Apple's Q2 earnings call, smartphone-based retinopathy scans and more digital health news briefs

Also: uBiome's FBI investigation; Better Therapeutics' pivotal trial plans.
By Dave Muoio and Jonah Comstock
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Wearables, services perform well for Apple. While iPhone sales and overall Q2 revenue were down in 2019, the company was fairly optimistic on its most recent earnings report due to substantial growth among its wearables, iPads and services businesses.

In terms of healthcare, CEO Tim Cook noted during the investors’ call that the past quarter included the rollout of the Apple Watch Series 4’s ECG functionality to Hong Kong and 19 European countries. He also paid lip service to the release of the Apple Heart Study findings, as well as the adoption of Apple’s personal health records by Michigan Medicine, UT Health Austin, the Department of Veterans Affairs and others.

Just like when the ECG app launched in the United States, there's hardly a day that goes by that I don't get a letter or an e-mail from a customer in one of these countries talking about how [Watch ECG] has significantly changed their life,” Cook said during the call. “We believe we're really just beginning to tap into what we can do to help our users actively manage their health and well-being.”

Moving toward De Novo. Better Therapeutics will be launching a pivotal trial of its behavioral coaching app for Type 2 diabetes later this year, the company announced last week. Informed by a pre-submission meeting with the FDA, the trial enroll 500 adults with Type 2 diabetes into an open-label, multi-stie, randomized controlled design, with the results intended to support a De Novo submission as a class 2 medical device.

“These are important milestones on Better’s path to develop prescription digital therapeutics for treating cardiometabolic diseases,” Kevin Appelbaum, CEO of Better Therapeutics, said in a statement, ”and follow recent peer-reviewed publication of our clinical data in hypertension. With good news in hand and more on the way, we are ready to raise our next round of financing to accelerate growth.”

Smartphone eye scans. Researchers from the University of Michigan Kellogg Eye Center have debuted a smartphone-mounted device that takes and interprets high-quality retinal photos to quickly determine whether a patient should be referred for diabetic retinopathy. Described at the Association for Research in Vision and Ophthalmology’s annual meeting, the AI tool (called RetinaScope) demonstrated automated interpretation sensitivity of 86.8% and specificity of 73.3% among a sample of 69 adult patients.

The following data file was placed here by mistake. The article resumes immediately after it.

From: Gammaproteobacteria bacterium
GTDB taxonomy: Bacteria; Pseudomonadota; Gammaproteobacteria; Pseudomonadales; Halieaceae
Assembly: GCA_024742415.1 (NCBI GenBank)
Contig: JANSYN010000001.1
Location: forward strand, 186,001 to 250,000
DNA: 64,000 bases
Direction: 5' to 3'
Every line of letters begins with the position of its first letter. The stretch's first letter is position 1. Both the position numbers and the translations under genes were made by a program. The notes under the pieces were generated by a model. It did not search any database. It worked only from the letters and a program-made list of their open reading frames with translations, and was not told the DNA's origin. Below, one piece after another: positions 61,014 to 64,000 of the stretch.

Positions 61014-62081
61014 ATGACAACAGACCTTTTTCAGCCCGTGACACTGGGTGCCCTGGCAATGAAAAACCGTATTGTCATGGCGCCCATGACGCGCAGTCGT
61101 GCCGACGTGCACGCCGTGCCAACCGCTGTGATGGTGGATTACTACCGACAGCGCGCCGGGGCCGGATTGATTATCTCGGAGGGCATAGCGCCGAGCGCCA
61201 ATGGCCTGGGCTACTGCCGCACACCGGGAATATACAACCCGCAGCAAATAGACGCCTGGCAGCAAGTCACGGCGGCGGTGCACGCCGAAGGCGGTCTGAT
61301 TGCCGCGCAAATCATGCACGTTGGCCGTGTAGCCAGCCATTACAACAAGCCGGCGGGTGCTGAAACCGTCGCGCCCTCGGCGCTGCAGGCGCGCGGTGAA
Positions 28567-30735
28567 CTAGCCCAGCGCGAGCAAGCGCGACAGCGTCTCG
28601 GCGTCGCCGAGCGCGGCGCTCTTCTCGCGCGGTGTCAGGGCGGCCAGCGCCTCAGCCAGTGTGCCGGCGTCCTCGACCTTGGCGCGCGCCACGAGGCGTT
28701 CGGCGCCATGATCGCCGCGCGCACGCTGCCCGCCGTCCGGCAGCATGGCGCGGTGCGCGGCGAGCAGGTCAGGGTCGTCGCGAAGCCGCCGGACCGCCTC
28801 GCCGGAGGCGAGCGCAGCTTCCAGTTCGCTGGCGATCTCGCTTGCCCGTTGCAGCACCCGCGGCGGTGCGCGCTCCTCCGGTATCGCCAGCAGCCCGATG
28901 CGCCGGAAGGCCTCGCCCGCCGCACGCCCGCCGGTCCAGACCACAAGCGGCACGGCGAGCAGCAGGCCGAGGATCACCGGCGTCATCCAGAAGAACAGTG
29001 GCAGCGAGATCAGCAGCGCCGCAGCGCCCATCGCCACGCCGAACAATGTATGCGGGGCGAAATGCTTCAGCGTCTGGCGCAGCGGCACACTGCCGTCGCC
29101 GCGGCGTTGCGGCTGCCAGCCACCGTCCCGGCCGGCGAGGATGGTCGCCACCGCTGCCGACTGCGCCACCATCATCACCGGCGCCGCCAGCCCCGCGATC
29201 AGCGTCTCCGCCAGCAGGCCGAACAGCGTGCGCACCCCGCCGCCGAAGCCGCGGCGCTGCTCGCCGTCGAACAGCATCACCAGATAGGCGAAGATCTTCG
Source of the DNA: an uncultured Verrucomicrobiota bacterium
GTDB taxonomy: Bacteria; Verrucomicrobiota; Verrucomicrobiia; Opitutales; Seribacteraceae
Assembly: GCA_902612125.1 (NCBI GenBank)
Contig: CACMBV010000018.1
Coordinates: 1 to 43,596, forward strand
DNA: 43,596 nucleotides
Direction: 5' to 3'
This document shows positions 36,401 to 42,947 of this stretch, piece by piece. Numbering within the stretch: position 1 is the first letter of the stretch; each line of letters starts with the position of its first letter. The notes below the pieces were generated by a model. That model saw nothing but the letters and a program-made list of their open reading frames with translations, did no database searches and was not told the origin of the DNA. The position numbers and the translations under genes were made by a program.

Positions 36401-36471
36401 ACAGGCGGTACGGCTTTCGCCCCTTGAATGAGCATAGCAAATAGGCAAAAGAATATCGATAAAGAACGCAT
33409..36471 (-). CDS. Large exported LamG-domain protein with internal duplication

“Traditional retinal cameras are expensive, large, immovable and require special training to operate, whereas RetinaScope is a smartphone-based platform that is cheap, hand-held, and easy to use with no required training" Paulus, an assistant professor of ophthalmology and visual sciences and an assistant professor of biomedical engineering, said in a statement. "To make screening truly accessible, we need to provide on-the-spot feedback, taking the photo and interpreting it while the patient is there to schedule an eye appointment if necessary.”

uBusted? uBiome, one of the pioneers of direct-to-consumer microbiome testing, is under investigation by the FBI. The company's San Francisco headquarters were raided Friday and employees were asked to hand over computers, according to reports from The Wall Street Journal and CNBC.

While neither the Bureau nor uBiome has disclosed the nature of the investigation, unnamed sources speaking to the Journal, CNBC and STAT News have suggested that the company is being investigated for fraudulent insurance billing practices, possibly including double-billing insurance for tests, using improper billing codes or compensating telemedicine physicians who refer patients to uBiome in an illegal way. uBiome, for its part, told the Journal and CNBC that it is cooperating with investigators.

Digital brush buddy. A study recently published in the British Dental Journal suggests short-term oral hygiene and plaque benefits among patients (n = 108) provided a smartphone device, sensor-equipped toothbrush attachment and its corresponding app. After periods of two and four weeks, the researchers saw a 70% plaque reduction among intervention participants versus a 30% reduction in the control group, with the former reporting enjoyment and easy use of the device.

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